Awards and citations:

1997: Le Prix du Champagne Lanson Noble Cuvée Award for investigations into Champagne for the Millennium investment scams

2001: Le Prix Champagne Lanson Ivory Award for

2011: Vindic d'Or MMXI – 'Meilleur blog anti-1855'

2011: Robert M. Parker, Jnr: ‘This blogger...’:

2012: Born Digital Wine Awards: No Pay No Jay – best investigative wine story

2012: International Wine Challenge – Personality of the Year Award

Saturday, 29 June 2019

Amboise seeks Côt-solidation.......

 Ambition for a new Appellation 

During the heatwave water had pride of place....

On Thursday and Friday (27th and 28th June) I was in Amboise for the conference – Amboise and Côt. Amboise is seeking promotion from Appellation Touraine-Amboise to the cru status of Amboise, dropping the mention of Touraine in a move up the AOP pyramid. The intention is that the new Amboise appellation will be for wines from only two grape varieties – Côt for red and rosés and Chenin Blanc for whites.  It is hoped that this can all be concluded in three years time. I suspect that this timing is optimistic and agreement by the INAO and the French government is likely to take more time. 

This week's conference focused on Côt – also known in some parts of the world as Malbec. Côt producers from Amboise were joined by Auxerrois producers from Cahors. Auxerrois is the local for Côt in Cahors and apparently the original name for this grape variety. 

 Xavier Frissant, leading Touraine Amboise producer 
and President of Touraine-Amboise
A leading actor behind the push for AOP Amboise

Jérémy Arnaud
Terroir manager from Cahors
and animator of the conference

Henri Galinie 

Samuel Leturcq

Leonard Laborie

The morning of Thursday 27th was dedicated to a detailed explanation of the origins of Côt and to the similarities and differences between the climate, soils and topography Amboise and Cahors. There were four principal speakers: Henri Galinie (expert in the history of grape varieties in the Loire Valley), Léonard Laborie (historien chercheur au CNRS), Samuel Leturcq (maître de conférence en histoire médiévale à l'Université de Tours) and Françoise Vannier (expert des terroirs, Cabinet ADAMA).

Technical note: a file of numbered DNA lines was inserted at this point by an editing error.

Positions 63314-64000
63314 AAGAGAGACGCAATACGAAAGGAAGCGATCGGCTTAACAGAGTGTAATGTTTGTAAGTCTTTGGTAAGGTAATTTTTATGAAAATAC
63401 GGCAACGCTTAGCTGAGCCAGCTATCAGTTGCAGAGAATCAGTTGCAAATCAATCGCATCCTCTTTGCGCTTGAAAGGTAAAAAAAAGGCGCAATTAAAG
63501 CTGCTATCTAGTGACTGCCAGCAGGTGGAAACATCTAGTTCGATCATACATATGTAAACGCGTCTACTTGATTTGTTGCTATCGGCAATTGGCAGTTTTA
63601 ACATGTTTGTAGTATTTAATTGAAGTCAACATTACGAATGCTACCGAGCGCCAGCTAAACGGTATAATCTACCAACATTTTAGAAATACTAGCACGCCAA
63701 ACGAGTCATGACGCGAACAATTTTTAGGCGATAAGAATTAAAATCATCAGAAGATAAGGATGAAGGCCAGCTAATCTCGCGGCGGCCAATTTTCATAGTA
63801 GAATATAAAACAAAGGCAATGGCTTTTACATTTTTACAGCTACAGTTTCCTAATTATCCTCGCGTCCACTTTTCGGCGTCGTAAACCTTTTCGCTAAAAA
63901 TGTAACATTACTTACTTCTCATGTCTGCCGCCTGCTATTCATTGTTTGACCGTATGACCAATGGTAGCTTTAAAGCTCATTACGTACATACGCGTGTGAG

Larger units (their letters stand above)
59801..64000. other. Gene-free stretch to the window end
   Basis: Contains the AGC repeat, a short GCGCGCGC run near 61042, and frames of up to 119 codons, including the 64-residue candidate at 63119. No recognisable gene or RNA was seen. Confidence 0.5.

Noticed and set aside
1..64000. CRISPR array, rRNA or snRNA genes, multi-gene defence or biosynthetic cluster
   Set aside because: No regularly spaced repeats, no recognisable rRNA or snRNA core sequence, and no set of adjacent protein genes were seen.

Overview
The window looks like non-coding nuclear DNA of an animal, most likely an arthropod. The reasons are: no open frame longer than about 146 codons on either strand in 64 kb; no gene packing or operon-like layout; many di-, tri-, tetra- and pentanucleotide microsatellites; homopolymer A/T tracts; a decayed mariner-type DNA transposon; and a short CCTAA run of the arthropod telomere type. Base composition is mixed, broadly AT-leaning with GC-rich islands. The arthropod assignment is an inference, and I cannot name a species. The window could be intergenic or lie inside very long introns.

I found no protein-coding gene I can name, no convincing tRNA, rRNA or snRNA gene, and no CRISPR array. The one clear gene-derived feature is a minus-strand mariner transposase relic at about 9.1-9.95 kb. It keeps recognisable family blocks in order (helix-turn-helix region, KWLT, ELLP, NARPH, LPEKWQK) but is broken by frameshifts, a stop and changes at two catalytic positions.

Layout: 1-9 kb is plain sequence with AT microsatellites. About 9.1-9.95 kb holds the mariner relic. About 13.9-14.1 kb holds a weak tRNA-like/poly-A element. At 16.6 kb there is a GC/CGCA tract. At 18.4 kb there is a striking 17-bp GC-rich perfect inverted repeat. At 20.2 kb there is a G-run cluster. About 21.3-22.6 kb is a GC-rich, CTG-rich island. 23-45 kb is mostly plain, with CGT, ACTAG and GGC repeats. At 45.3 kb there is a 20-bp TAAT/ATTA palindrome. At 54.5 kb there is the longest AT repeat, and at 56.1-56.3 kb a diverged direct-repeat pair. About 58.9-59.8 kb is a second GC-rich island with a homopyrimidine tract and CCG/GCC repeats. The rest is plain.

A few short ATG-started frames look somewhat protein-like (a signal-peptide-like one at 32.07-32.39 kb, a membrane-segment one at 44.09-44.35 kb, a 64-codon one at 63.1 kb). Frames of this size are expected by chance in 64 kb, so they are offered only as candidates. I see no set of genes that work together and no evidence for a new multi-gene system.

The parents of Auxerrois/Côt are the Madeleine Noir from Charentes and the Prunelard Noir with is origins in south west France. The the first textual mention of Côt in Touraine is in the latter part of the 18th Century. However, according to Henri Galinie, expert in the history of grape varieties in the Loire Valley, it is very likely that it was planted here during the 16th Century. 

The name Malbec comes from a Monsieur Malbec, who was either a nurseryman or a a producer or perhaps both who managed to make Malbec a popular variety in Bordeaux during the 19th Century from where it was widely exported to Australia, Argentina and Chile. Hence the current domination of the name Malbec. 

The tunnel under the Château d'Amboise   

After a steamy morning passed in the heat of the conference theatre we repaired to the very welcome cool of the tunnel under the Château d'Amboise to taste a range of wines from Amboise and Cahors. My comments on the wines will appear in a subsequent post.   



Monday, 24 June 2019

2019 Adegga Summer Festival @Carcavelos: Saturday 29th and Sunday 30th June